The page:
The last Liquicity event the boys had been to was in Belgium, and all being HUGE fans of Belgian crowds, we weren't really sure what to expect from the Brits. Stood in the queue to get into Village Underground we overheard one [gentle]man exclaim that he was 'giddy with excitement', which I think was possibly the complete opposite extreme to what we were expecting at such an event in England! Having ripped said guy and his group of friends, he ended up losing them and spent his night desperately trying to mirror my brother's friend's expert dancing skills (too funny to watch). He sure was giddy, but he wasn't such a bad guy!

6 solid hours of dancing to Rameses B, Hugh Hardie, Fliwo, Champion & Maduk, with the occasional trip to the bar for water to re-fuel, my abs were ACHING the morning after (and even the morning after that actually - I should go dancing more often)! Village Underground was an incredible venue (mental note made), the crowd were generally pretty fun (you can tell we're starting to move in the same circles because there were even some familiar faces from the Med School night!) and most importantly my brother had an awesome night and I was in bed before 6am; a result for all I reckon!

Definitely be making an appearance again if Liquicity returns to London... I might even make my brother and his friends take me with them next time they head off to the continent!

(Photos stolen from Liquicity Facebook & Twitter pages. I was far too busy bouncing up, down and all around to take a decent picture!):
Photograph by Aron Klein for Here & Now - Facebook
Photograph by Aron Klein for Here & Now - Facebook

Saturday, 3 January 2015

Welcome, 2015

It's been a long time since my last post; I must have got lost somewhere amongst the madness that is the month of December!

While part of me is convinced that all events that occured would totally fit into one post, the other (more sensible and logical) part says 'move on, Laura'... so, whizzing past a Selfridges cinema experience (Paddington was AMAZING), decorating the Christmas tree (and the rest of the flat), a concert in Boughton not Broughton, carol singing on a floating jetty at St Katharine Docks, Christmas Jumper Day, elbowing our way through throngs of tourists to that infamous ice slide at Winter Wonderland where we also drank yummy hot Rekorderlig, take-away afternoon tea and Christmas trees galore at Columbia Road Flower Market, 'merryment' at St Martin-in-the-Fields, the school nativity, tending the bar at the City Chamber Choir concert, and finally heading home for Christmas where we'll pretend everything calmed down before this list burns a hole in the page!

Home was glorious as always - just look at beautiful Norfolk!

So we reach that time again, a new year has begun! After a party torn between adulthood and our teens to see it in, we have just returned from a bracing walk along the canal and finally, the world has come to rest, just for the remainder of today but it's enough.

People keep asking me what my new year's resolutions are, but unlike last year (and I think even the year before), I have a much less clear idea than usual. I think maybe because as 2014 drew to a close, I felt more content than I have done in a long time; those small fragments of life forever floating around without a true sense of where to go have finally found direction!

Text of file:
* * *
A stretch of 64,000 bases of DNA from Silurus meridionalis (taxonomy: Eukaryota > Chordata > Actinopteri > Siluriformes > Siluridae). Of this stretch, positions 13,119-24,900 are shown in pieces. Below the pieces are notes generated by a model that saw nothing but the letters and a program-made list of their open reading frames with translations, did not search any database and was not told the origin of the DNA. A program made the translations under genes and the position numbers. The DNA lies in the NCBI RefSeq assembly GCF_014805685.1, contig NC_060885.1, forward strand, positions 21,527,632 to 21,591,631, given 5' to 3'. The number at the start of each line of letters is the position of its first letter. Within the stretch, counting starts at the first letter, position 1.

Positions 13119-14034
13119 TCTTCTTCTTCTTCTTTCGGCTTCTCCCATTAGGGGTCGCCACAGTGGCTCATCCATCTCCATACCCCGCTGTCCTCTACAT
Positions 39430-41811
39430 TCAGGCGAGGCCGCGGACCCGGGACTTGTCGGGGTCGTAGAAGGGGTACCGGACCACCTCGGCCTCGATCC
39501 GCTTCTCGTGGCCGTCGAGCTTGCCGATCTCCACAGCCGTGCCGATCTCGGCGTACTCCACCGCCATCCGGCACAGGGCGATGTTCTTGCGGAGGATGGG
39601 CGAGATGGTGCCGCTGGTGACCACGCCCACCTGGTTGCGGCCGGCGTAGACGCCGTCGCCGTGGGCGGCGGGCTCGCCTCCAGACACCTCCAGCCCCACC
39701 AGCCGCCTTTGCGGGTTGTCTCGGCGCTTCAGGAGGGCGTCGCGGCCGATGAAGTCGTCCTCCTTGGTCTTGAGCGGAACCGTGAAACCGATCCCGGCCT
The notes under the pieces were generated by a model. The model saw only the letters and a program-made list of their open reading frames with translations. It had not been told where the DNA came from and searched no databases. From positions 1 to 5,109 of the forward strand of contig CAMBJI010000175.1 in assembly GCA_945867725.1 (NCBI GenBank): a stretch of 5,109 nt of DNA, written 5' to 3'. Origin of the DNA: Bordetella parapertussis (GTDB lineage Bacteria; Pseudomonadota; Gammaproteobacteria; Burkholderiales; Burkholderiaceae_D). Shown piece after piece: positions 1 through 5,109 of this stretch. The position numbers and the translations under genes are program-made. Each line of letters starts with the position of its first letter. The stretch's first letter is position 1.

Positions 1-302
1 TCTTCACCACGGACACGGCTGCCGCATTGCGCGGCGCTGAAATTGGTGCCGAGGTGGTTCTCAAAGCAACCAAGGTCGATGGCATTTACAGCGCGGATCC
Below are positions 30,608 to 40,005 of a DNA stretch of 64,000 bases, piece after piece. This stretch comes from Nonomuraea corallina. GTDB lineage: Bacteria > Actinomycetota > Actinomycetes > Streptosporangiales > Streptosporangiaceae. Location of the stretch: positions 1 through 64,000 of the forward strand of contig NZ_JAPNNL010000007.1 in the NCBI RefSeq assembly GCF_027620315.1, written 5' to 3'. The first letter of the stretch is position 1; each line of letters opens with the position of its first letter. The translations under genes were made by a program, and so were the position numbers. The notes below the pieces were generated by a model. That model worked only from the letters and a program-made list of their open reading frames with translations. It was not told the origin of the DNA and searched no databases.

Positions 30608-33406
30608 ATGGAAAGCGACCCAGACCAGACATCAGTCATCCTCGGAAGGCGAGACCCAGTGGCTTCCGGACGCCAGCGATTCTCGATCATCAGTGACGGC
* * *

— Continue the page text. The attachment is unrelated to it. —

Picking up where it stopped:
'Do more of the same' would be far too boring for me though, so this post may rest a while to give me time to formulate a plan!

I have embarked on Dry January again with a view to keep going until March (having succeeded last year, I dare to actually go public with my intention this year; too much confidence?), but I'm not sure that can constitute any sort of 'resolution', particularly as it won't last the full length of 2015 (the summer of 2014 taught me that)!

With a little time passed, I hope I have decided on three achievable resolutions for this year...

1. Read!

I'm preferably a writer, not a reader. But I love to lose myself in a book when the mood takes me, and with a lack of internet connection on my laptop preventing me from losing myself in iPlayer or Netflix instead, now is the perfect opportunity to set the ball rolling (and a book even awaits me on the pillow beside me for when I've finished writing)!

2. Look after myself. Rest.

This is something I've always prided myself in being good at, but I seem to have let it slip again this academic year, resulting in a 12-week-long cold. Finally rid of it, I'm determined to keep illness and fatigue at bay... wish me luck and expect far too many cat posts thanks to more weekends spent at home.

3. Set goals for money saving.

I'm ashamed to have two resolutions that I'm almost entirely sure I've had before, but I hope I've at least re-phrased them? I am and always will be a lover of spending, but I really need to prioritise where my money goes. Having had a wardrobe clearout at the weekend, clothes shopping is a looming temptation, but instead a new bed is top of my list, which I figure links nicely to resolution number 2? Already got my Sleep Tea for Christmas, now I just need somewhere as comfortable as my bed at home to lay my weary head!

I'm really very excited for 2015 because I came out of 2014 so happy and feeling very accomplished (not entirely sure why, but hey, I'll go with it) and I can only imagine that much more of the same is in store! 2015, let's do this!

Sunday, 30 November 2014

One woman's struggle with a train window

'Escaped to the country' for a spot of Christmas shopping when the mere thought of attempting it in London gave me severe palpatations.